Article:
Dartmouth Biologist Reveals the Inner Life of Cells
March 25, 2013 by Joseph Blumberg
As a first-year student at Princeton, Amy Gladfelter knew she had an affinity for biology and just assumed she would be a doctor. "If you liked thinking about the mechanics of life, you were expected to enter the medical field," she says. However, after an encounter with molecular biology Gladfelter went off in a new direction.
Molecular biologist Amy Gladfelter explores the potential of proteins through the magic of microscopy. (Photo by Eli Burakian '00)
"In my first molecular biology class, I became immediately transfixed by both the chaos and order that occurs in each and every living cell on the planet," she says. "It stirred a passion I feel to this day about understanding the inner life of a cell."
Now an associate professor in the Department of Biological Sciences at Dartmouth, Gladfelter still has that mindset and revels in "watching how cells actually go about their business." While Gladfelter has chosen the lab bench over the bedside, she continues to investigate medically relevant matters. In addition to her biological sciences appointment, she is an associate professor in the Molecular and Cellular Biology Graduate Program and a member of the Dartmouth-Hitchcock Norris Cotton Cancer Center.
Gladfelter focuses her research on proteins, the large molecules built of chains of amino acids according to plans dictated by DNA. Proteins are everywhere in the body, performing innumerable functions. They may even play a role in signaling the onset of a disease.
Gladfelter has discovered some proteins that act like prions—the nefarious disease-causing proteins. Her prions, however, appear to be positive agents, facilitating the transmission of building instructions transcribed from the DNA to protein construction sites (ribosomes) where the amino acid chains are formed.
Prions are generally regarded as infectious agents that bring about fatal neurological disorders in humans and animals, such as mad cow disease. They are proteins whose molecular chains are unusually contorted. Their peculiar behavior and their relation to diseases have captured Gladfelter's interest. While she does not know whether these are genuine prions, Gladfelter says they certainly behave like them.
"Prion-like behavior means they aggregate or clump together within a cell," she says. Those she is observing are making controlled aggregates, in which the assembly process appears to be kept in check, as opposed to the diseased state, where they are out of control.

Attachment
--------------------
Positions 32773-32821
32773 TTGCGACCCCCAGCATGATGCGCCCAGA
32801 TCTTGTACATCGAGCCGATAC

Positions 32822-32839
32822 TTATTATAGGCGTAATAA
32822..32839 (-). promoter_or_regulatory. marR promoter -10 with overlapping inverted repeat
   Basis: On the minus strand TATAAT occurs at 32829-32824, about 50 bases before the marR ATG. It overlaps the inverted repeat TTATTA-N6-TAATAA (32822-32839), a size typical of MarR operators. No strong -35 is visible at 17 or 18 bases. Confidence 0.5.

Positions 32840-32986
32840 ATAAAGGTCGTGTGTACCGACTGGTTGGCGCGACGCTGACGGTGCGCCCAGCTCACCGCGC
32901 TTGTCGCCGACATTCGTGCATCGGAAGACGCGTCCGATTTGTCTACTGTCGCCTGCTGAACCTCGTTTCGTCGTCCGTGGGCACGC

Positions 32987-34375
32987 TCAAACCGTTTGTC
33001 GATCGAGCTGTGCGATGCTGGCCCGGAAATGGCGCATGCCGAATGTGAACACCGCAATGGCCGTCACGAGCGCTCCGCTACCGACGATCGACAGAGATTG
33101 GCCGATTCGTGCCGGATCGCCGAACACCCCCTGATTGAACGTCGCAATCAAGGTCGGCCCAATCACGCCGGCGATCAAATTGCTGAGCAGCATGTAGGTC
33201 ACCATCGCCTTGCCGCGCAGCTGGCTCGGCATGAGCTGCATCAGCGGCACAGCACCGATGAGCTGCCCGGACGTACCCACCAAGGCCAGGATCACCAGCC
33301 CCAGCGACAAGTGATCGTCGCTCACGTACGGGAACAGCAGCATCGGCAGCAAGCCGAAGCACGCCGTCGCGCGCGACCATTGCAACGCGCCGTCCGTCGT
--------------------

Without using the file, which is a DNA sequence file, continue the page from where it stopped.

"It is a real delicate balance of having small enough aggregates that you can position these transcripts but not too many or you kill the cell," says Gladfelter. "We are trying to understand how you have good aggregation but not bad aggregation, and how you regulate that balance. With this understanding, maybe we can develop therapeutics that can reverse some of the aggregation processes that lead to mad cow and other neurodegenerative diseases."
Fluorescence image of a living cell showing septin molecules linked to green fluorescent protein. (Courtesy of Amy Gladfelter/Dartmouth and Rudolf Oldenbourg/MBL)
Another group of proteins that fascinates Gladfelter are known as the septins. "At least 13 different kinds of septins appear throughout the body and they've been linked to myriad human diseases," she says. "When you have too many of them, or not enough, or when there is an imbalance in them, they have been associated with many different human cancers." One of these septins is already in clinical use to screen people for colon cancer.
Gladfelter notes that among cancer biologists there is an interest in understanding how these proteins assemble and what has gone wrong with them when they are linked with cancer. Septins in the brain are increasingly being implicated in diseases such as Alzheimer's and Parkinson's, and they are also thought to play an important role in learning and memory function as well as infertility problems.
"Why is it that when they are out of balance or incorrectly expressed, we get these kinds of diseases?" she asks. "We don’t know, and we don’t even know how they work in normal cells." One potential practical application of Gladfelter's research could be to use septins as diagnostic tools. "However, the goal of our current work is more to understand the nuts and bolts of how they normally function so that someone can then interpret a malfunction better."
Another facet of Gladfelter's work concerns the tools for elucidating these "nuts and bolts." She has been instrumental in the development of new microscope technology and, in concert with colleagues from the Marine Biological Laboratory (MBL) in Woods Hole, Mass., recently organized a symposium at the Annual Meeting of the American Association for the Advancement of Science (AAAS), "Innovations in Imaging: Seeing is Believing."
An important focus of the symposium was live cell microscopic imaging, a technique brimming with challenges. "The challenges include just keeping things alive, keeping up with things that are moving fast, and trying to image cells and proteins that are incredibly small," says Gladfelter. "But the challenges this methodology presents are outweighed by the significant advantages over the static picture one sees on a stained, preserved slide," says Gladfelter. "You get very, very different stories whether you just look at a snapshot or a movie."